When Mehmed II ascended the throne in 1451 he devoted himself to strengthening the Ottoman Navy, and in the same year made preparations for the taking of Constantinople. In the narrow Bosporus Straits, the fortress Anadoluhisarı had been built by his great-grandfather Bayezid I on the Asian side; Mehmed erected an even stronger fortress called Rumelihisarı on the European side, and thus gained complete control of the strait. Having completed his fortresses, Mehmet proceeded to levy a toll on ships passing within reach of their cannon. A Venetian vessel refusing signals to stop was sunk with a single shot and all the surviving sailors beheaded, except for the captain whose living body was impaled and mounted as a human scarecrow as a warning to further sailors on the strait.
   The conquest of Constantinople was one of the major goals of Islam in Islamic tradition. Reference is made to the prospective conquest of Constantinople in a hadith, attributed to a saying of Muhammad.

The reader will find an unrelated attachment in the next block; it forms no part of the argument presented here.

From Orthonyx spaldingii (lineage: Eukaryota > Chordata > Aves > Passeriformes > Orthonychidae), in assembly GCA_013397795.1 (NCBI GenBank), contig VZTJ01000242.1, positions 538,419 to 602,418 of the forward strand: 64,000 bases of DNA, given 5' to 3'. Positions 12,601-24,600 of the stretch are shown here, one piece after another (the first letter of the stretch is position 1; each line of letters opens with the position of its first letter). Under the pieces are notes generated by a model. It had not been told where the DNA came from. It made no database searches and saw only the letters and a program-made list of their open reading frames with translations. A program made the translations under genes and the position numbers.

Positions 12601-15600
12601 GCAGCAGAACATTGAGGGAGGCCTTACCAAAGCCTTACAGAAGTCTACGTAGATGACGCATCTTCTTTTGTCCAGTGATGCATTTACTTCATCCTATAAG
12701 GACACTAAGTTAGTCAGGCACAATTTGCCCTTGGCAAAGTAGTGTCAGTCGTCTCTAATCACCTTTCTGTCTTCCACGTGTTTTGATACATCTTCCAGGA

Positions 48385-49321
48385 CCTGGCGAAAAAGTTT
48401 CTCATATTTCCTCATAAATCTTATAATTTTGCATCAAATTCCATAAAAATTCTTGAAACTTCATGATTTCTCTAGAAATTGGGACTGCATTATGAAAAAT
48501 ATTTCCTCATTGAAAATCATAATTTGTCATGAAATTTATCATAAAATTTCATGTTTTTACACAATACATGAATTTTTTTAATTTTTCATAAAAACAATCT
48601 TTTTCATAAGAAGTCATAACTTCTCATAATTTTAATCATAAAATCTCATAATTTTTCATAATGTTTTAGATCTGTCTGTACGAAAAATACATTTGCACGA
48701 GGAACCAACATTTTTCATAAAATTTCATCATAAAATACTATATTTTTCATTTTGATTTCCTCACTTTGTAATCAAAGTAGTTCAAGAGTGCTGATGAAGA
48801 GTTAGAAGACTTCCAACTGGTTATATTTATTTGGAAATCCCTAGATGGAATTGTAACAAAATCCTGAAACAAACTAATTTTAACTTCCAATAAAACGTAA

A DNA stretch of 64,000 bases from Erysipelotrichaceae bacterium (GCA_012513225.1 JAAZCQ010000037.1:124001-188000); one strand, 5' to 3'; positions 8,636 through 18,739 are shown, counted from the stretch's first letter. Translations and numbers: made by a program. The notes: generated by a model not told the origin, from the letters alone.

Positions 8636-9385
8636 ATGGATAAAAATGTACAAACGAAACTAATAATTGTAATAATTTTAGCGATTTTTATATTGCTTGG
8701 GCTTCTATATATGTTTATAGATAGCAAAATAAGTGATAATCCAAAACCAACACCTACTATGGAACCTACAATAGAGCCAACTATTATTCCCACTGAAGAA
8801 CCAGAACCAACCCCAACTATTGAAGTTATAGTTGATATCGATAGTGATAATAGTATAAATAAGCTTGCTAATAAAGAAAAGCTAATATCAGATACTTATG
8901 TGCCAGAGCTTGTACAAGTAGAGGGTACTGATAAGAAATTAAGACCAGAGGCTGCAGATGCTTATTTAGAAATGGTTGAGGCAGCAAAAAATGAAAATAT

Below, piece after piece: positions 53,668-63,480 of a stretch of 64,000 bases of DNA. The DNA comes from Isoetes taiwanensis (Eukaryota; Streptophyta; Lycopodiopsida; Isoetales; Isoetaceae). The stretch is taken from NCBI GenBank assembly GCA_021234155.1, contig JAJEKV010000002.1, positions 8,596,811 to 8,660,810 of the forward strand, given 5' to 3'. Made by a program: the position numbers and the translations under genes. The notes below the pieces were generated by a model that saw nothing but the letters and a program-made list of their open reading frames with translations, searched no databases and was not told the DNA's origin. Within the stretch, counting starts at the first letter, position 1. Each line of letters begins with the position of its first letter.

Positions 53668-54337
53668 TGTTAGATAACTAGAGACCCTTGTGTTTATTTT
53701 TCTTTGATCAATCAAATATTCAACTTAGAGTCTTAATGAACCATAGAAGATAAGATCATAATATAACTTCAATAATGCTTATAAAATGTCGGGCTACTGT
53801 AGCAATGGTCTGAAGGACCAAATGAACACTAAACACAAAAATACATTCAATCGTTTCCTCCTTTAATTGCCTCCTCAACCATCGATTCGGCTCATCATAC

“Verily you shall conquer Constantinople. What a wonderful leader will he be, and what a wonderful army will that army be!”
Earlier there had been two sieges during the 7th and 8th centuries by the Muslims on account of the hadith. One of the Muslim losses was Abu Ayyub al-Ansari, the companion and standard bearer of Muhammad. During the siege his tomb was located by Mehmed's sheikh Akşemseddin. After the conquest, Mehmed built Eyüp Sultan Mosque at the site, by which he wanted to emphasize the importance of the conquest to the Islamic world and highlight his role as ghazi.
   In 1453 Mehmed commenced the siege of Constantinople with an army between 80,000 to 200,000 troops and a navy of 320 vessels, though the bulk of them were transports and storeships. The city was now surrounded by sea and land; the fleet at the entrance of the Bosphorus was stretched from shore to shore in the form of a crescent, to intercept or repel any assistance from the sea for the besieged. In early April, the Siege of Constantinople began. After several failed assaults, the city's walls held off the Turks with great difficulty, even with the use of the new Orban's bombard, a cannon similar to the Dardanelles Gun. The harbor of the Golden Horn was blocked by a boom chain and defended by twenty-eight warships.